I went swimming earlier today, and although I was energized there and then, now I’m dead wood. Tomorrow will be a hectic day too, since work will be busy and then I have to go right to the city center for an memory event I’ve arranged together with the library in Bergen. The memory expert is a well-known man who almost won the Norwegian talent-show, and I am lucky enough to know him. I love arranging events, but I get tired, too.
My boyfriend and his twins are traveling to Canada on Tuesday, and although I will miss them, it will also give me some peace and quiet. We have bought a new apartment and are in the middle of selling his, so some of the time I should be relaxing will be used for preparing the place for a photo-shoot. In addition to that I have planned another event, for children. A friend can paint faces, and if the weather is good on Saturday, we will be in the park and make little children happy.
On Friday I am meeting some friends for drinks, and Saturday I have to go to another party. That one will hopefully be fun, since it’s arranged by a doctor I work with. She is so nice and I have a little girl crush on her. There will be lots of people there I don’t know, but usually that is exciting and energizing. Next week I will really try to relax, by reading, making songs and puzzling. I hope my batteries will be filled to the maximum when the week ends, because this autumn will be a challenge. The mother of my boyfriends twins has moved, so we will have them full-time. They are super-cute, but also a handful when they get angry from some slight. But I think that the stability we will provide in our new home, will calm them. Hopefully.
Life is stressful sometimes, so I must remember to draw my breath and go with the flow. Only then can I handle the challenges coming up.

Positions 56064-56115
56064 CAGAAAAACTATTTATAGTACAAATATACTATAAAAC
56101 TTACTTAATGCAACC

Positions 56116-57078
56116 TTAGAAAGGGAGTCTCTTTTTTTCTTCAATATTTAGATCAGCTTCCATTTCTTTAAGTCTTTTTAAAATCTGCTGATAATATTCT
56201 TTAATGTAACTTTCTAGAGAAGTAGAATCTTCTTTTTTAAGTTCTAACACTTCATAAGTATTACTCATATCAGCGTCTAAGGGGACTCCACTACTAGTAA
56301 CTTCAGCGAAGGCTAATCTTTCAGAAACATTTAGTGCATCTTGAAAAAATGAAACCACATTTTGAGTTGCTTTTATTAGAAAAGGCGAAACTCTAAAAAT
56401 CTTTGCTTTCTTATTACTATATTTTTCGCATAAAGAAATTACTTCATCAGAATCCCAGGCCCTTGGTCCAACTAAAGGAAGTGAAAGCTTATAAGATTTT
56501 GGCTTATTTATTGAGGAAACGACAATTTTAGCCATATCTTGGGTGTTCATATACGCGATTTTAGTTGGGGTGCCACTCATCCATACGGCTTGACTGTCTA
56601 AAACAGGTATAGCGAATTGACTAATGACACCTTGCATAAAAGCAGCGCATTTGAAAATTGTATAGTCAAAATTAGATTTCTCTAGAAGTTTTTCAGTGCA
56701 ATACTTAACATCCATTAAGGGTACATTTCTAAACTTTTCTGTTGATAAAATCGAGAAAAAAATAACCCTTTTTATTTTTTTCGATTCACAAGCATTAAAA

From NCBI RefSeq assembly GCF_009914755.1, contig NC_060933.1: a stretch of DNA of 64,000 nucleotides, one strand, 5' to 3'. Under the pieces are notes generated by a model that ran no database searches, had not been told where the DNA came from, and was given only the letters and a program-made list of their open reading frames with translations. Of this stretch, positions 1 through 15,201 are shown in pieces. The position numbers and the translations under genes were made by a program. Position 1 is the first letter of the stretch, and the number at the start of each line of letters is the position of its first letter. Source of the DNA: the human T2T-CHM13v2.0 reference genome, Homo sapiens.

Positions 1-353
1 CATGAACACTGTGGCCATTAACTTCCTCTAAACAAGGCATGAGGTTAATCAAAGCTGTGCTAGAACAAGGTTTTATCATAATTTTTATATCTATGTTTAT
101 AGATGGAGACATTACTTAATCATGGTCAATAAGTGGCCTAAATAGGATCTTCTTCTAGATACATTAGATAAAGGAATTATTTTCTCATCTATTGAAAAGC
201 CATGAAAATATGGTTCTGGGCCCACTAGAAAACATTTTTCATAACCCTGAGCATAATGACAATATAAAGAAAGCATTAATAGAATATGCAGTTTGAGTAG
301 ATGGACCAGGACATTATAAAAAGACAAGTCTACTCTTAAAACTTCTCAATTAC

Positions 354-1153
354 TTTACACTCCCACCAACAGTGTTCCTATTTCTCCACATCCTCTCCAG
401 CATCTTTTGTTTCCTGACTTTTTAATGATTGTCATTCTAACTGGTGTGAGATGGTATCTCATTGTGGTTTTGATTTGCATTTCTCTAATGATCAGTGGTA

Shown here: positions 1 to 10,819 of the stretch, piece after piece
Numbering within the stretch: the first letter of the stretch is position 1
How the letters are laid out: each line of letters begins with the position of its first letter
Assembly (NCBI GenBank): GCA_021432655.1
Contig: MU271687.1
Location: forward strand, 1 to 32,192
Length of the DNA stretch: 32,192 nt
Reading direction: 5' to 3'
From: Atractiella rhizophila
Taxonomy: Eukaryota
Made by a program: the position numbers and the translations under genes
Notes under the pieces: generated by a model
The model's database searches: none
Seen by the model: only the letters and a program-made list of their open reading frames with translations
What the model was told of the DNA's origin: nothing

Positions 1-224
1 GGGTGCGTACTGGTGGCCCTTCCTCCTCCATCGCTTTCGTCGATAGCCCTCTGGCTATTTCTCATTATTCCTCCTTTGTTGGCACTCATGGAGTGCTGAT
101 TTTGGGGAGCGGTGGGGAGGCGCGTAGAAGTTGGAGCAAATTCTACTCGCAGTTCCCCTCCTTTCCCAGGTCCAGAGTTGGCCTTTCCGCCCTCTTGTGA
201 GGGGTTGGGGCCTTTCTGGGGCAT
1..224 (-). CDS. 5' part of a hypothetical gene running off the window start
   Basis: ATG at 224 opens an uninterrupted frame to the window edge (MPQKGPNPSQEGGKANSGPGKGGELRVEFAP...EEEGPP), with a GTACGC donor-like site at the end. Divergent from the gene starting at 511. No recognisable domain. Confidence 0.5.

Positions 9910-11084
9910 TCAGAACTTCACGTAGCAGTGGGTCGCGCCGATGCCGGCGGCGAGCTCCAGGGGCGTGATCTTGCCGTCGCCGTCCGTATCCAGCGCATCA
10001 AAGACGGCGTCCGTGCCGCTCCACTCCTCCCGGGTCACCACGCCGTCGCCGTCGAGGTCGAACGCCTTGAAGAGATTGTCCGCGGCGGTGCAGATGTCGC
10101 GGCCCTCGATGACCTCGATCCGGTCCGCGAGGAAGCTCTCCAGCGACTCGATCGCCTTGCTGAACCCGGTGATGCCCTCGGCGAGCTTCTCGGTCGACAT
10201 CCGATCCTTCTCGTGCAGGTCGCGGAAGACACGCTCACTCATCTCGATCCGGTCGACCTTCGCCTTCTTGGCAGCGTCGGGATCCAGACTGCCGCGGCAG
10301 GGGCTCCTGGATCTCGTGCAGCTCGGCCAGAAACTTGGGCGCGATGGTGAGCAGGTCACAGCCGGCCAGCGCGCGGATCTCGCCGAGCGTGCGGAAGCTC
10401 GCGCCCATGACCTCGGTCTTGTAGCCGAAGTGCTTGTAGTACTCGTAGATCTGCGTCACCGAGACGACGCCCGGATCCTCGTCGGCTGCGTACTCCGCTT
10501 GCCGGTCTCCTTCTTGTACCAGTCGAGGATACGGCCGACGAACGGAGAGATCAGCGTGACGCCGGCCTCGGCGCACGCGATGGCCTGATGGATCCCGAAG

I was in Budapest for five days. I attended a Hungarian wedding, and felt a bit isolated at first. Around me people were laughing, chatting in a language totally foreign to me. But then I met a British, wonderful man that managed to shift my perspective. That doesn’t happen everyday, especially not when you’re lost in translation, feeling like a bleep on the canvas of the universe.
We met after the wedding and he made my head spin. Being challenged in what you believe is unsettling, and for a moment there it felt like I was falling into a black hole. We talked about the universe giving you what you need, and also about space-time. The concept was somewhat familiar to me, but my head starts aching when I’m thinking about the mystery out there. I told him about particles being at two different spots at the same time, and he told a story about just that, but with humans: He was together with two friends, where one of them sat in the bed opposite him and the other friend. Suddenly this friend was in the bathroom at the other end, and they had not seen him walk over there. The friend who suddenly was at another space, did not understand he suddenly was there, too. I didn’t believe this story, so I will need verification from his friends, but it made me think about how little I know about this world. I recently read an article about consciousness where the author proposes a solution to the unfathomable mystery of our minds and souls. He compared ‘a common consciousness’ with dissociative identity disorder, where many personalities exists in the same body. He said that this might just answer the question related to how every human beings consciousness is completely unique: If consciousness exists all around us, even in other materials like plants, and it still can be unique for every creature, dissociative identity disorder might provide some answer to what scientists have struggled with for centuries.
Other than these discussions, I found a really good friend.
Am including some pictures from Budapest, a truly beautiful city.
This post was provided to me by a fellow writer.
Fear of Job Loss No Excuse to Avoid Rehab
If you are a professional with a drug or alcohol problem, it’s likely you haven’t sought treatment for fear of losing your job or setting your career on the sidelines. But it’s no excuse. Drugs and alcohol can wreak havoc not only on your professional life, but can also ruin your personal relationships. The signs of drug and alcohol abuse can’t remain hidden forever and by not seeking treatment you put yourself at an even greater risk of losing your job or worse.